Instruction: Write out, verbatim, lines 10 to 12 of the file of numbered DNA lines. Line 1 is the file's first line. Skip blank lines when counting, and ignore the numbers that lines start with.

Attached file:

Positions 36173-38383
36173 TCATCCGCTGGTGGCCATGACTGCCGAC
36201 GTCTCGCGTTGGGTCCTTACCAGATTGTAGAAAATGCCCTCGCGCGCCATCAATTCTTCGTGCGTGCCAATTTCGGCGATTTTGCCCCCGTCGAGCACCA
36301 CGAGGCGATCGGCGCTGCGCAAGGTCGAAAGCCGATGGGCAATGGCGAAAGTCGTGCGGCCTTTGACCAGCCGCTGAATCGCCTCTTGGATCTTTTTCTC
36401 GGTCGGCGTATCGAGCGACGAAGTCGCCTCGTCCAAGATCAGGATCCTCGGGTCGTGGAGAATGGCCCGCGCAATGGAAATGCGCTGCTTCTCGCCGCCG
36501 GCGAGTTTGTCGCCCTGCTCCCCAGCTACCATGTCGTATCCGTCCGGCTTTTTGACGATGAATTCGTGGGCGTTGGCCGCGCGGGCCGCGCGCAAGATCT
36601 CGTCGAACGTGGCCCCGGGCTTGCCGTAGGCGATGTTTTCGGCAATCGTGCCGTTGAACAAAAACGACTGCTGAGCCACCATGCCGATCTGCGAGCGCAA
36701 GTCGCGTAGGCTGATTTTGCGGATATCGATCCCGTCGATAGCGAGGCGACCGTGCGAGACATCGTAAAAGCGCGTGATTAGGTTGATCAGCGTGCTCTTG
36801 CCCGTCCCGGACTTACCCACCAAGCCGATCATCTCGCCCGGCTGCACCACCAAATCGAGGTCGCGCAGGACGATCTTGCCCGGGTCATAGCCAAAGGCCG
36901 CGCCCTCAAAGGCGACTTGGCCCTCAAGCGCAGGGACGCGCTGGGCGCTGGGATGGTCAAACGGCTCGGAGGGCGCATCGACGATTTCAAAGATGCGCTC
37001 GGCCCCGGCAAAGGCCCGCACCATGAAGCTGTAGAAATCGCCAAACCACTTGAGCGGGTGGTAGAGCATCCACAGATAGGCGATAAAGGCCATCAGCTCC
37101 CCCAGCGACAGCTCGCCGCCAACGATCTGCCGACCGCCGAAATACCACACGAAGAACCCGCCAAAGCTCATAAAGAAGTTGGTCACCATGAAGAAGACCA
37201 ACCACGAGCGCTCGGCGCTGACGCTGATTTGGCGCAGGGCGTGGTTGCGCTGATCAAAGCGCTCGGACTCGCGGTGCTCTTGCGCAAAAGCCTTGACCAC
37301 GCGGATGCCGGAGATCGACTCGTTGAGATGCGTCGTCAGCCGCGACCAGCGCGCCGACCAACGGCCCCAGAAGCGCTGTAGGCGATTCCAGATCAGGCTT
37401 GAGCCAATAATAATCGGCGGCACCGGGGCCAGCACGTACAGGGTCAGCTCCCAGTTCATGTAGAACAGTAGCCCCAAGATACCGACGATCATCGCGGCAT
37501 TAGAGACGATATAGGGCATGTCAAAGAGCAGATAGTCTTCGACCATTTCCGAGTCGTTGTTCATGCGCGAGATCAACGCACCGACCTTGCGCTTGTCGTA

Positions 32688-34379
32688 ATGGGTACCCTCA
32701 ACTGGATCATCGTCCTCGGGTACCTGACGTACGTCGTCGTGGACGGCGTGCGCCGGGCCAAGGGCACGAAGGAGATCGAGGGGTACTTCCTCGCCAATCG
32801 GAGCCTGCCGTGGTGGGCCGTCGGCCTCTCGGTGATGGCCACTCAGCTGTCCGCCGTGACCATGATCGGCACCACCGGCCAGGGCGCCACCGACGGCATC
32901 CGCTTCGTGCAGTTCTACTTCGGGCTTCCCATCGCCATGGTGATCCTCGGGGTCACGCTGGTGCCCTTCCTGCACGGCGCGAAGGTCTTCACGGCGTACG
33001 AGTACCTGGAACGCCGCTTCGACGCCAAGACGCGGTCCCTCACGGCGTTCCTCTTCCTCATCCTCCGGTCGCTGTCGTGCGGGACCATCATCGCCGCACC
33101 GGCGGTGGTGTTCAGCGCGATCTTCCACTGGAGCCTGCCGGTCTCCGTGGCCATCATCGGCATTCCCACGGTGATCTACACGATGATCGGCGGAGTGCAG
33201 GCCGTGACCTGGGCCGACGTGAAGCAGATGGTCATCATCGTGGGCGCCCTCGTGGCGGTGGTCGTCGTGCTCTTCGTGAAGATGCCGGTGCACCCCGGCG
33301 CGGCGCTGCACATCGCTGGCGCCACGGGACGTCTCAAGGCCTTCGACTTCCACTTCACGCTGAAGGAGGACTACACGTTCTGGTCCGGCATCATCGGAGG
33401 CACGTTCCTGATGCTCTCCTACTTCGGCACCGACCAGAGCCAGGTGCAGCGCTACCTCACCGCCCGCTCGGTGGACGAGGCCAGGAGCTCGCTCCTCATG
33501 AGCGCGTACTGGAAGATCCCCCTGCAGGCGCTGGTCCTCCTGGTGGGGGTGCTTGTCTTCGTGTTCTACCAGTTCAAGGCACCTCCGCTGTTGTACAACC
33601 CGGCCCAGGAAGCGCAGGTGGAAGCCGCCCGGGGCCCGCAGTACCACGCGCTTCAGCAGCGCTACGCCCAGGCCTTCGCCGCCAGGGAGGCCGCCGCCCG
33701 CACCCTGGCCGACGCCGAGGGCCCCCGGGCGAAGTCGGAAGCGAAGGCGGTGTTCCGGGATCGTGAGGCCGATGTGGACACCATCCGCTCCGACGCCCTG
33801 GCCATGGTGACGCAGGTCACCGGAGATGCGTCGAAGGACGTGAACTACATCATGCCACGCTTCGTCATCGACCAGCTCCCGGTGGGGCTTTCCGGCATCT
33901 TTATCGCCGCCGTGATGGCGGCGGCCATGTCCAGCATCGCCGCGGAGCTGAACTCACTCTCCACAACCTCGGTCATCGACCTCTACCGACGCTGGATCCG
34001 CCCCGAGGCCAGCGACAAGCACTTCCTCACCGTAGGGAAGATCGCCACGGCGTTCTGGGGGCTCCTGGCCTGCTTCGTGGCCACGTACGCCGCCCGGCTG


36901 CGCCCTCAAAGGCGACTTGGCCCTCAAGCGCAGGGACGCGCTGGGCGCTGGGATGGTCAAACGGCTCGGAGGGCGCATCGACGATTTCAAAGATGCGCTC
37001 GGCCCCGGCAAAGGCCCGCACCATGAAGCTGTAGAAATCGCCAAACCACTTGAGCGGGTGGTAGAGCATCCACAGATAGGCGATAAAGGCCATCAGCTCC
37101 CCCAGCGACAGCTCGCCGCCAACGATCTGCCGACCGCCGAAATACCACACGAAGAACCCGCCAAAGCTCATAAAGAAGTTGGTCACCATGAAGAAGACCA